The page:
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Old 08-16-2011, 12:31 PM
 
5,807 posts, read 10,367,791 times
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Hi everyone,

I wanted to let people know of my visit from Thursday night through Saturday afternoon.

I've become fasinated with Cincinnati as I have acquaintances/friends in the Chicago from there, and became interested in getting to know the city.

My last visit was around St. Pats day in March where I was at a little St. Pars festival at Fountain Square, walked along the riverfront from Sawyer Park to the ballpark, where I checked out the Reds Hall of Fame. That trip, I also went for a hike in Mt. Airy forest, ate at the Montgomery Inn boathouse, and went inside Music Hall and Memorial hall in OTR. Obviously I had some skyline and graeters (both of which I can find at Meijer by me) and had a happy hour at the Cincinnatian. Oh, on my way back home I had lunch in downtown Oxford.

That was that trip.

This trip was even better! And I like it even more now. Probably because it is warmer, and people were out more and the city felt more vibrant.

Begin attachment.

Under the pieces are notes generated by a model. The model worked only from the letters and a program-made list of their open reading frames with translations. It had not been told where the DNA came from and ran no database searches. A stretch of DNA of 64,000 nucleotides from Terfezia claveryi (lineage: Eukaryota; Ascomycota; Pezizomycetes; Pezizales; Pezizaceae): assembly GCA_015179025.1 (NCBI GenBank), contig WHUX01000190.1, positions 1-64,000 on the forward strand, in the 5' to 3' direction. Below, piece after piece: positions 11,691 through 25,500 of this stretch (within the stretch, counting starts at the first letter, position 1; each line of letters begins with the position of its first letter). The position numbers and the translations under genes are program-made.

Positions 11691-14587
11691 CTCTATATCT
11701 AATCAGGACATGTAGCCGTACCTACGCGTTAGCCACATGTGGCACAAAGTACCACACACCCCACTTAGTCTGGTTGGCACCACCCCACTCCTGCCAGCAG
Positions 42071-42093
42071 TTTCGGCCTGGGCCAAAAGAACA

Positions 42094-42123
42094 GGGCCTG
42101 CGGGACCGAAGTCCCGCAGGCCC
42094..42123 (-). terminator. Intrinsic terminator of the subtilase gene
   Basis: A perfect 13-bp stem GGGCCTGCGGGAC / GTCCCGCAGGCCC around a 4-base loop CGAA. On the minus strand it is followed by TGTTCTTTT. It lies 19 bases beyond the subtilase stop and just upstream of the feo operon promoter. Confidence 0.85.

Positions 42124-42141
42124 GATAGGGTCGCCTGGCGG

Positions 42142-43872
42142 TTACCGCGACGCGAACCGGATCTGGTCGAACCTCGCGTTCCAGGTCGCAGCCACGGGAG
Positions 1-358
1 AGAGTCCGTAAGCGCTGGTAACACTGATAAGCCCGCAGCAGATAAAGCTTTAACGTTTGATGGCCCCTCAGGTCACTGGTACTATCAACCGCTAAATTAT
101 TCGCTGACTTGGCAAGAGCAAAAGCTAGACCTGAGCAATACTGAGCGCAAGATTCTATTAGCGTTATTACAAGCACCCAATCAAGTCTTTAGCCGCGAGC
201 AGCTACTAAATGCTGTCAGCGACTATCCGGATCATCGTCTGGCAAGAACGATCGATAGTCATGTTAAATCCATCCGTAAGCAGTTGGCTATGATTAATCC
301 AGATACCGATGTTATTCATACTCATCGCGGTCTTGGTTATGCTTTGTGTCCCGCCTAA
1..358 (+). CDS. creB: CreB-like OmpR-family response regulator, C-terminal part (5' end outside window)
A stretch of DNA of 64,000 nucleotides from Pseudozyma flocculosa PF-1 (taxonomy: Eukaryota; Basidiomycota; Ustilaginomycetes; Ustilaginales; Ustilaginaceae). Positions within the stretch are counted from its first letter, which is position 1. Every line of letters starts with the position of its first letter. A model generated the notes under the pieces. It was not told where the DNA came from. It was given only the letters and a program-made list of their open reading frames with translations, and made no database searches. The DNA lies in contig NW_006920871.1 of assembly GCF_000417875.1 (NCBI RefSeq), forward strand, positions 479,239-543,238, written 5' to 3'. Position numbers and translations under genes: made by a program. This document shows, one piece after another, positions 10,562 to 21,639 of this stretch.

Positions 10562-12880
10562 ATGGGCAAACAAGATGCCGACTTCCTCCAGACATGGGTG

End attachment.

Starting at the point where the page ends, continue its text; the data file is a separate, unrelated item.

I had to do a little shopping, so I checked into a motel in Sprindale so I could do a bit of shopping at Tri-County Mall. (Which I did the next morning) The 275/75 area felt very racially integrated, from driving around, and going to the mall, despite Cincys reputation.

I wanted to try a non-chain chili parlor, so I went to Pleasant Ridge chili, since I was staying at the qualit Inn and hotel off the Norwood lateral and Montgomery. (And it is great quality, very reasonably price, and convenient). I walked around all Over Eden Park, and checked out the art museum for a couple hours, as well as the conservatory (and the views overlooking the river. The museum may not be the largest art museum in the country but for being free it is outstanding. Had dinner at the Celestial/Rookwood Pottery in Mt. Adams.

Relaxed for a little bit at my motel, then hit up downtown. There was a concert going on at Fountain Square and I had a drink at Scene on Walnut. Cool lounge.

The next day I did a tour of OTR with Architreks. I'm so glad I did that. For safety reasons, as well as simply getting the most out of it, I recommend an tour with architreks. I then went to the zoo for 2-3 hours before going home. They got a great collection of rare species. I found the monument to the Passenger Pigeon sort of emotional. I have a backgrodn in studying ecology.